The Child Abduction Legislation
The Child Abduction Legislation (Miscellaneous Amendments) Ordinance 2014 (the “Amendment Ordinance”) recently came into operation on 5 April 2016 to expand the scope of application of the current Child Abduction and Custody Ordinance (Cap 512) (“CACO”) to strengthen the powers of the courts and law enforcement agencies and to better implement the Hague Convention on the Civil Aspects of International Child Abduction (the “Hague Convention”).
Under the Amendment Ordinance, the following new court orders have been introduced to the CACO. Applications for the orders may be made to the High Court in accordance with the procedures set out in the CACO. In addition, an application for a prohibition order may also be made to the District Court:
- Location Order (section 15 of the CACO): An order made for the disclosure of the whereabouts or any other circumstances in relation to the location of a child;
- Mirror Order (section 15 of CACO): An order for the prohibition of removal of a child from Hong Kong except to the child’s habitual residence or other jurisdictions specified in an order made by a judicial or administrative authority of a Contracting State to the Hague Convention;
- Recovery Order (section 17 of CACO); and
- Prohibition Order (section 21 of CACO).
The Recovery Order and Prohibition Order
The Recovery Order is an order for the recovery and return of a child to a person specified in the court order.
Under section 17(2) of the CACO, the police may be authorised by the court to take relevant actions for such recovery and for the return or delivery of the child to a person specified within the court order. Under this section, if the “specified person” to whom the child is to be returned or delivered to cannot be contacted, the Director of Social Welfare is to take appropriate follow up actions and arrangements are to be made for the child to stay at a safe place.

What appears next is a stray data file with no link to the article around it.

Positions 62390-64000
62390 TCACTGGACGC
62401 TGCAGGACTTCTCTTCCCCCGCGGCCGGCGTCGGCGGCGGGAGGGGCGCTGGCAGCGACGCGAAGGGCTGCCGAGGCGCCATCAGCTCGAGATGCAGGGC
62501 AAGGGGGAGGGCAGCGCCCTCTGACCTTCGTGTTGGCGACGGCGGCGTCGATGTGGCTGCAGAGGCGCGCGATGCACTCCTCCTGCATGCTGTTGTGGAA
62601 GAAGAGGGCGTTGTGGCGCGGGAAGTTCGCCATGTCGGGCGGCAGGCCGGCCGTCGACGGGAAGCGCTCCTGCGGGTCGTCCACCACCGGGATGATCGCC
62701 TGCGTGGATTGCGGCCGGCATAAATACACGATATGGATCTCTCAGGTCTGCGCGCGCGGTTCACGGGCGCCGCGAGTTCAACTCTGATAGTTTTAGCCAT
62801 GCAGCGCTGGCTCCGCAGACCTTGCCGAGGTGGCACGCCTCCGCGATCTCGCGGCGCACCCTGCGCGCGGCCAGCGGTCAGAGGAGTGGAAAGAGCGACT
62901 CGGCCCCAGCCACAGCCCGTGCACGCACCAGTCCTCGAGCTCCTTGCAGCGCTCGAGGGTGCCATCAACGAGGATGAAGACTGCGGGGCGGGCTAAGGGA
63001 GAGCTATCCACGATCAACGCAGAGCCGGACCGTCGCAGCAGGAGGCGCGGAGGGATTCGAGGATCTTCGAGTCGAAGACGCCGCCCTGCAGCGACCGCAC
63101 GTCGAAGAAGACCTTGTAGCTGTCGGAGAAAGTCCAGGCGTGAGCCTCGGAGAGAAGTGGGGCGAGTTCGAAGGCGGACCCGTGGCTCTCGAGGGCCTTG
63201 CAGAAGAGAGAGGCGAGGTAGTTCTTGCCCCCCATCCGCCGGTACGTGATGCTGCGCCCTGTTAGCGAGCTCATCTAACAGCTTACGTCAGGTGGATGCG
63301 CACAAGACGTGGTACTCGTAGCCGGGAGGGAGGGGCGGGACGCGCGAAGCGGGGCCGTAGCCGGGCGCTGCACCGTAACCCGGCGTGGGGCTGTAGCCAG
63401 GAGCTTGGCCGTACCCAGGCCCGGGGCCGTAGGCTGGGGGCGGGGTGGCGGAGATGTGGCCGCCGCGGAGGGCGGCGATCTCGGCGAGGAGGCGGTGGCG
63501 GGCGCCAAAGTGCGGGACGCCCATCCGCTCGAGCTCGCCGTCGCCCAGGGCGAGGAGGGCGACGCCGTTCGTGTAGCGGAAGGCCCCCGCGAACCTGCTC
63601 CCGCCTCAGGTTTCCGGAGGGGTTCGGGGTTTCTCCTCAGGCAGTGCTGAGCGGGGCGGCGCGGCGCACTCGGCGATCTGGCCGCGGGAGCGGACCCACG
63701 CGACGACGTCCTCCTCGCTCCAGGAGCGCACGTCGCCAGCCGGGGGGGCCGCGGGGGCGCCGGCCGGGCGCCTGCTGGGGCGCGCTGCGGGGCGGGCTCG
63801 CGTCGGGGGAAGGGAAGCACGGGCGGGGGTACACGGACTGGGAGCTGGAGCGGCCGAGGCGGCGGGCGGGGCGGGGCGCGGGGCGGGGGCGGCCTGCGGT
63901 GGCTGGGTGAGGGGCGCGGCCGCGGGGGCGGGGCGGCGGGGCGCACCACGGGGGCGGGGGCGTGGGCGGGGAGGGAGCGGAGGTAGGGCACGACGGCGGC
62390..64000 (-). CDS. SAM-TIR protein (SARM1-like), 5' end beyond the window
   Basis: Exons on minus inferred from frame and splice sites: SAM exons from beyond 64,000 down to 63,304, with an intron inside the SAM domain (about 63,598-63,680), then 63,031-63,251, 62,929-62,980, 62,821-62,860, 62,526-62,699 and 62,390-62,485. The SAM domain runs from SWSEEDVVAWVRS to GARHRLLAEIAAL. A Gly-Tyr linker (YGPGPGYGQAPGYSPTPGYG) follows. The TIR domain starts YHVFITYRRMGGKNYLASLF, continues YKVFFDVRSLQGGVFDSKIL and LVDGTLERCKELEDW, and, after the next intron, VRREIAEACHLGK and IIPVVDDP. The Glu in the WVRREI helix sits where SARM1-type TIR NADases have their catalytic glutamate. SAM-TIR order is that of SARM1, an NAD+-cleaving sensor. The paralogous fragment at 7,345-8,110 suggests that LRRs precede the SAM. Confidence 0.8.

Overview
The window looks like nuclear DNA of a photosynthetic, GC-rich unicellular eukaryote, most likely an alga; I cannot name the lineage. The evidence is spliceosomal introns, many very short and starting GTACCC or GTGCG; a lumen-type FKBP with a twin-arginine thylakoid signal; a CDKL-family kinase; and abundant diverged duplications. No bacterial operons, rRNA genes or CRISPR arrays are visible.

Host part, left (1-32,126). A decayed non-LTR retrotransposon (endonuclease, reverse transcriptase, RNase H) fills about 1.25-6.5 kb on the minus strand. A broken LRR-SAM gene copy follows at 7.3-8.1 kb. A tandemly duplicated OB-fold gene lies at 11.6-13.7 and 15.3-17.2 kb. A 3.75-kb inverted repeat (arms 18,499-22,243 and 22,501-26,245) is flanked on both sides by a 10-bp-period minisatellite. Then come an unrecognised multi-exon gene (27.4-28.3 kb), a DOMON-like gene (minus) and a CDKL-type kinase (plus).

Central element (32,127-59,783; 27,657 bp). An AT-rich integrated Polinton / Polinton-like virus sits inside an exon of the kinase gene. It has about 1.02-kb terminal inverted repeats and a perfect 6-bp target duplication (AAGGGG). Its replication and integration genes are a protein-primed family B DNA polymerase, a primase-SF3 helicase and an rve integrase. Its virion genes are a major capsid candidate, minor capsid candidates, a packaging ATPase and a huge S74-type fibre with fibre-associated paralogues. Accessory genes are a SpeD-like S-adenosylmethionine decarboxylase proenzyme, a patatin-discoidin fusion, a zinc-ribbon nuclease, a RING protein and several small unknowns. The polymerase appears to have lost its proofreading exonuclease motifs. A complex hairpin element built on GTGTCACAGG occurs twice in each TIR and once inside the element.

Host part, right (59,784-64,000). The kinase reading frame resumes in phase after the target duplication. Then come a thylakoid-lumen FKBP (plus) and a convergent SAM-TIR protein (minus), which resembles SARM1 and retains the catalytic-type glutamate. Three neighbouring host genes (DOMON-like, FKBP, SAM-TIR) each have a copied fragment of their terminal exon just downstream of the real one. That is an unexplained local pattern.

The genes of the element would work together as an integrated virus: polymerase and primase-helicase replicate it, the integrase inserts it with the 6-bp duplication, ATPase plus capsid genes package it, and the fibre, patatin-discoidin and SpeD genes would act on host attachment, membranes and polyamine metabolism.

If there is a risk that a child may be removed from Hong Kong in breach of a court order, an order for the prohibition of removal of a child out of Hong Kong (“Prohibition order”) may be applied for.
The applicant should notify the Director of Immigration by delivering a sealed copy of the relevant court order to the Control Support Section of the Immigration Department. On receiving such notification, an immigration officer who reasonably suspects that the child is about to be, or being, removed from Hong Kong in breach of an order can detain the child. On detention, the child will be transferred into the charge of a police officer, who will then take steps to contact the person specified in the court order. If the specified person is not contactable within a reasonable time, the police officer will refer the case to the Social Welfare Department for follow up and arrange for the child to stay at a safe place.
It is important to note that in making the above orders, the best interests of the child will always be of utmost importance.
The above is not intended to be relied on as legal advice and specific legal advice should be sought at all times in relation to the above.
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Disclaimer: This publication is general in nature and is not intended to constitute legal advice. You should seek professional advice before taking any action in relation to the matters dealt with in this publication.